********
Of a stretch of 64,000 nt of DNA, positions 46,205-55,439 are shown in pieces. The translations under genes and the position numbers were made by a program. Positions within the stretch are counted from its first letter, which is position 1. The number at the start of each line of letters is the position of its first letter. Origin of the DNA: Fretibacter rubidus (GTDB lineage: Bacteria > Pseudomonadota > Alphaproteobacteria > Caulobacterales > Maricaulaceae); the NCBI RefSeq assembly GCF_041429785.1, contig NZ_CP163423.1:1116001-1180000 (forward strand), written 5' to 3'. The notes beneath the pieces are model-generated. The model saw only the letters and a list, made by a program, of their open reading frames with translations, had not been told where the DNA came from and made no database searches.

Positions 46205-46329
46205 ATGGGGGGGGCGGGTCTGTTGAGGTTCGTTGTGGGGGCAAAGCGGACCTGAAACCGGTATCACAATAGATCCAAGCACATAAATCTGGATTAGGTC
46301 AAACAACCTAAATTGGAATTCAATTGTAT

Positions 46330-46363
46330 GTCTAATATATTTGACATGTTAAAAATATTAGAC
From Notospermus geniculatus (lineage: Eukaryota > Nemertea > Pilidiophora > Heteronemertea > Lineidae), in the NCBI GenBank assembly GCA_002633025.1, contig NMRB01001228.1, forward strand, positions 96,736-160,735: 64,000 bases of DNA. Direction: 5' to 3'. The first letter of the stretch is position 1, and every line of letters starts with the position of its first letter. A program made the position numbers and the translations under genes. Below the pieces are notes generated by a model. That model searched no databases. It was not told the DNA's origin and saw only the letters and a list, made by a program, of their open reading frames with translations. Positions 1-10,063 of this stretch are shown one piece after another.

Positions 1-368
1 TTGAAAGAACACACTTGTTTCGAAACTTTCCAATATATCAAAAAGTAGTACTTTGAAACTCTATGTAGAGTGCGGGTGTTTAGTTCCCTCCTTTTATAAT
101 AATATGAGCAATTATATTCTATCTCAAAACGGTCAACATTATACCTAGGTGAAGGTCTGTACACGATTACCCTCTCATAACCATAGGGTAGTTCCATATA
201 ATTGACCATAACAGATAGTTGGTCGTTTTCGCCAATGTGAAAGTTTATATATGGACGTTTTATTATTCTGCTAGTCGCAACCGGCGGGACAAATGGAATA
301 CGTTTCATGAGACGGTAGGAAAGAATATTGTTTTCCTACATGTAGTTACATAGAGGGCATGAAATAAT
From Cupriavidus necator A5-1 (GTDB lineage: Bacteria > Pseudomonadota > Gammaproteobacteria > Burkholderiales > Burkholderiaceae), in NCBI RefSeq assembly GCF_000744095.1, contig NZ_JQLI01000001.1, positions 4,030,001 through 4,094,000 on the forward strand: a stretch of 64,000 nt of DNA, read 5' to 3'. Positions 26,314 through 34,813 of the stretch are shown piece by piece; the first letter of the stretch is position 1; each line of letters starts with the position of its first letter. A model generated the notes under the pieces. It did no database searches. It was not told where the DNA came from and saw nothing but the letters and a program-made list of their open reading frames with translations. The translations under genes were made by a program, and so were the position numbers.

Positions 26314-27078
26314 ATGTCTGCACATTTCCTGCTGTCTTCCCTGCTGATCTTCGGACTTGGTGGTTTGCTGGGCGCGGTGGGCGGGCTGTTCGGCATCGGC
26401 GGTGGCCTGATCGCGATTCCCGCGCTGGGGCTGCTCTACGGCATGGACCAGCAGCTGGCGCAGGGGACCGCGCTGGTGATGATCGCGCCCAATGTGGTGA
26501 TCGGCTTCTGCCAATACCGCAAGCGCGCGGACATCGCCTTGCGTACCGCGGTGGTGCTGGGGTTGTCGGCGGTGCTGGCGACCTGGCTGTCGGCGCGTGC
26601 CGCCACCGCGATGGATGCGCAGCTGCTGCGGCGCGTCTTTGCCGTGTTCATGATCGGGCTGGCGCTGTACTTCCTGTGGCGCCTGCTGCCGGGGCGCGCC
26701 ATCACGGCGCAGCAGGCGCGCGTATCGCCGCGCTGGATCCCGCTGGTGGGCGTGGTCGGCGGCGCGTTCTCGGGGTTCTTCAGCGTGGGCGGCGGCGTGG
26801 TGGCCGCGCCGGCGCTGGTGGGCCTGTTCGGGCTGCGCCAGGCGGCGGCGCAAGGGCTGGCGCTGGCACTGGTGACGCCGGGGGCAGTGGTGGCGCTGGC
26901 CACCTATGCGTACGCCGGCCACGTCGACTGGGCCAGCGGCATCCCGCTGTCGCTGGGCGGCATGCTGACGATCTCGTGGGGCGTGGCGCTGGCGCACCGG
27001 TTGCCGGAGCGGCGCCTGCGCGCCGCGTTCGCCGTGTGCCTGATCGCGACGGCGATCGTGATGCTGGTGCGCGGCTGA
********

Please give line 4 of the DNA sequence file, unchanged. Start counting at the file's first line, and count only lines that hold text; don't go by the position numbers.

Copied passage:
46301 AAACAACCTAAATTGGAATTCAATTGTAT